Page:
Curated Optogenetic Publication Database

Search precisely and efficiently by using the advantage of the hand-assigned publication tags that allow you to search for papers involving a specific trait, e.g. a particular optogenetic switch or a host organism.

Showing 1 - 4 of 4 results

How Does Photoreceptor UVR8 Perceive a UV-B Signal?

UV UV receptors Review Background
Photochem Photobiol, 11 Jun 2015 DOI: 10.1111/php.12470 Link to full text
Abstract: UVR8 is the only known plant photoreceptor that mediates light responses to UV-B (280-315 nm) of the solar spectrum. UVR8 perceives a UV-B signal via light-induced dimer dissociation, which triggers a wide range of cellular responses involved in photomorphogenesis and photoprotection. Two recent crystal structures of Arabidopsis thaliana UVR8 (AtUVR8) have revealed unusual clustering of UV-B-absorbing Trp pigments at the dimer interface and provided a structural framework for further mechanistic investigation. This review summarizes recent advances in spectroscopic, computational and crystallographic studies on UVR8 that are directed toward full understanding of UV-B perception at the molecular level.

A light-inducible organelle-targeting system for dynamically activating and inactivating signaling in budding yeast.

red PhyB/PIF6 S. cerevisiae Cell cycle control
Mol Biol Cell, 12 Jun 2013 DOI: 10.1091/mbc.e13-03-0126 Link to full text
Abstract: Protein localization plays a central role in cell biology. Although powerful tools exist to assay the spatial and temporal dynamics of proteins in living cells, our ability to control these dynamics has been much more limited. We previously used the phytochrome B- phytochrome-interacting factor light-gated dimerization system to recruit proteins to the plasma membrane, enabling us to control the activation of intracellular signals in mammalian cells. Here we extend this approach to achieve rapid, reversible, and titratable control of protein localization for eight different organelles/positions in budding yeast. By tagging genes at the endogenous locus, we can recruit proteins to or away from their normal sites of action. This system provides a general strategy for dynamically activating or inactivating proteins of interest by controlling their localization and therefore their availability to binding partners and substrates, as we demonstrate for galactose signaling. More importantly, the temporal and spatial precision of the system make it possible to identify when and where a given protein's activity is necessary for function, as we demonstrate for the mitotic cyclin Clb2 in nuclear fission and spindle stabilization. Our light-inducible organelle-targeting system represents a powerful approach for achieving a better understanding of complex biological systems.

Crystal structures of Aureochrome1 LOV suggest new design strategies for optogenetics.

blue LOV domains Background
Structure, 3 Apr 2012 DOI: 10.1016/j.str.2012.02.016 Link to full text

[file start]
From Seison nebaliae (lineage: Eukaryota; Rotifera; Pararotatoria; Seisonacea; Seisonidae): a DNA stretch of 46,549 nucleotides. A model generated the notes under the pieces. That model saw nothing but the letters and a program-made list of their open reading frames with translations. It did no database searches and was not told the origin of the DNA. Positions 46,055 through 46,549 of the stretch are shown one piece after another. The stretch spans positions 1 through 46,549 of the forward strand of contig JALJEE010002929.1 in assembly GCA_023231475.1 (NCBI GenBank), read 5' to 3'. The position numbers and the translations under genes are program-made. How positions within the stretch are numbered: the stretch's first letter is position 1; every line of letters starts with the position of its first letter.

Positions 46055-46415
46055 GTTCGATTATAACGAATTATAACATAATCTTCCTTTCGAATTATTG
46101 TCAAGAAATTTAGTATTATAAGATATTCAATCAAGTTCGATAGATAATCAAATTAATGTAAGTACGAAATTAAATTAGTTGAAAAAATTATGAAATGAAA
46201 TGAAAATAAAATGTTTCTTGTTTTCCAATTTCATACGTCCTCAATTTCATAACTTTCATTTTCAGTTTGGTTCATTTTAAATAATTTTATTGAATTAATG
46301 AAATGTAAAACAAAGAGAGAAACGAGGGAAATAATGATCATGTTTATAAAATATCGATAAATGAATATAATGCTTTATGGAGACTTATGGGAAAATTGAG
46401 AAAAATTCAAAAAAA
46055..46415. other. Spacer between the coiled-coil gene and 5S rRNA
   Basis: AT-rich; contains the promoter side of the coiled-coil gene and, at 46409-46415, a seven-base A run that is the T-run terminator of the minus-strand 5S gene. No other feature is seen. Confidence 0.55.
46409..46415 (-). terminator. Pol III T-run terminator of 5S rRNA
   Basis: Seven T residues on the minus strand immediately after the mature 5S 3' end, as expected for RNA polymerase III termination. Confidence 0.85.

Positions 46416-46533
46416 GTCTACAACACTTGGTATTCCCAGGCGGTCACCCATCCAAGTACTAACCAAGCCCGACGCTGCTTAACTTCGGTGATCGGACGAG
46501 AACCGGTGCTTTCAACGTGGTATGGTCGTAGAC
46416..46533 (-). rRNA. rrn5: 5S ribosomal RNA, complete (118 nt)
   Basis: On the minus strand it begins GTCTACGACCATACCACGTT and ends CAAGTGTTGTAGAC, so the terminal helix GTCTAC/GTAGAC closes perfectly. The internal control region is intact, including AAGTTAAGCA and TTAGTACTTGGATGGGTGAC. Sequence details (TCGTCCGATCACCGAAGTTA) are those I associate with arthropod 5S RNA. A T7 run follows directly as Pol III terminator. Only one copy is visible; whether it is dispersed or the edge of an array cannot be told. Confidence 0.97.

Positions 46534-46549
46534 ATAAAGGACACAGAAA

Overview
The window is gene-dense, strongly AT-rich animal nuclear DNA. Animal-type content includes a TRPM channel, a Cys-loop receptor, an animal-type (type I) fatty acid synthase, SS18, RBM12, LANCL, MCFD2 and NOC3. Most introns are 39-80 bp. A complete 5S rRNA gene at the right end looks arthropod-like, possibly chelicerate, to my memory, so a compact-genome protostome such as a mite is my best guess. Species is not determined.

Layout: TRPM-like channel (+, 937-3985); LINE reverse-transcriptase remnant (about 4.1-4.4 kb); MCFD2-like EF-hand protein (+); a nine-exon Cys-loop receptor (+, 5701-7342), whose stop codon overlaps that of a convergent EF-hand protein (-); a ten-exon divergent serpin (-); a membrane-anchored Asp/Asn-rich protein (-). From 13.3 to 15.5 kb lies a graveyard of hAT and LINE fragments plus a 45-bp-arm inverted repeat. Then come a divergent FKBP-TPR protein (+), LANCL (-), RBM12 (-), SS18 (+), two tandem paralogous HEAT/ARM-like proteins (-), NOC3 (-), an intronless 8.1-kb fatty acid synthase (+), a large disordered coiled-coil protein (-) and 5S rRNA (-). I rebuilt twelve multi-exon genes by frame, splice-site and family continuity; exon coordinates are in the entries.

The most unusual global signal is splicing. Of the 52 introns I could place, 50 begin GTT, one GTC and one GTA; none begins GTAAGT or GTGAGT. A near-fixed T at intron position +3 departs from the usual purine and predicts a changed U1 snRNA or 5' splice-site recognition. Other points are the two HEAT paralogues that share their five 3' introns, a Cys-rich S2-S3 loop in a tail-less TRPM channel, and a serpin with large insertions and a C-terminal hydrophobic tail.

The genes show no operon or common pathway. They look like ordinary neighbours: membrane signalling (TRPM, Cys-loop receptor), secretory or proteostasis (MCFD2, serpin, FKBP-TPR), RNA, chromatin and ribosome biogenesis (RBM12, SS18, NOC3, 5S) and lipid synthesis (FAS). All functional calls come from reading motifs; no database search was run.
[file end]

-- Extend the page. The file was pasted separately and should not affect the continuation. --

Abstract: Aureochrome1, a signaling photoreceptor from a eukaryotic photosynthetic stramenopile, confers blue-light-regulated DNA binding on the organism. Its topology, in which a C-terminal LOV sensor domain is linked to an N-terminal DNA-binding bZIP effector domain, contrasts with the reverse sensor-effector topology in most other known LOV-photoreceptors. How, then, is signal transmitted in Aureochrome1? The dark- and light-state crystal structures of Aureochrome1 LOV domain (AuLOV) show that its helical N- and C-terminal flanking regions are packed against the external surface of the core β sheet, opposite to the FMN chromophore on the internal surface. Light-induced conformational changes occur in the quaternary structure of the AuLOV dimer and in Phe298 of the Hβ strand in the core. The properties of AuLOV extend the applicability of LOV domains as versatile design modules that permit fusion to effector domains via either the N- or C-termini to confer blue-light sensitivity.

Structure and function of plant photoreceptors.

blue near-infrared red Cryptochromes Fluorescent proteins LOV domains Phytochromes Review Background
Annu Rev Plant Biol, 25 Jan 2010 DOI: 10.1146/annurev-arplant-042809-112259 Link to full text
Abstract: Signaling photoreceptors use the information contained in the absorption of a photon to modulate biological activity in plants and a wide range of organisms. The fundamental-and as yet imperfectly answered-question is, how is this achieved at the molecular level? We adopt the perspective of biophysicists interested in light-dependent signal transduction in nature and the three-dimensional structures that underpin signaling. Six classes of photoreceptors are known: light-oxygen-voltage (LOV) sensors, xanthopsins, phytochromes, blue-light sensors using flavin adenine dinucleotide (BLUF), cryptochromes, and rhodopsins. All are water-soluble proteins except rhodopsins, which are integral membrane proteins; all are based on a modular architecture except cryptochromes and rhodopsins; and each displays a distinct, light-dependent chemical process based on the photochemistry of their nonprotein chromophore, such as isomerization about a double bond (xanthopsins, phytochromes, and rhodopsins), formation or rupture of a covalent bond (LOV sensors), or electron transfer (BLUF sensors and cryptochromes).
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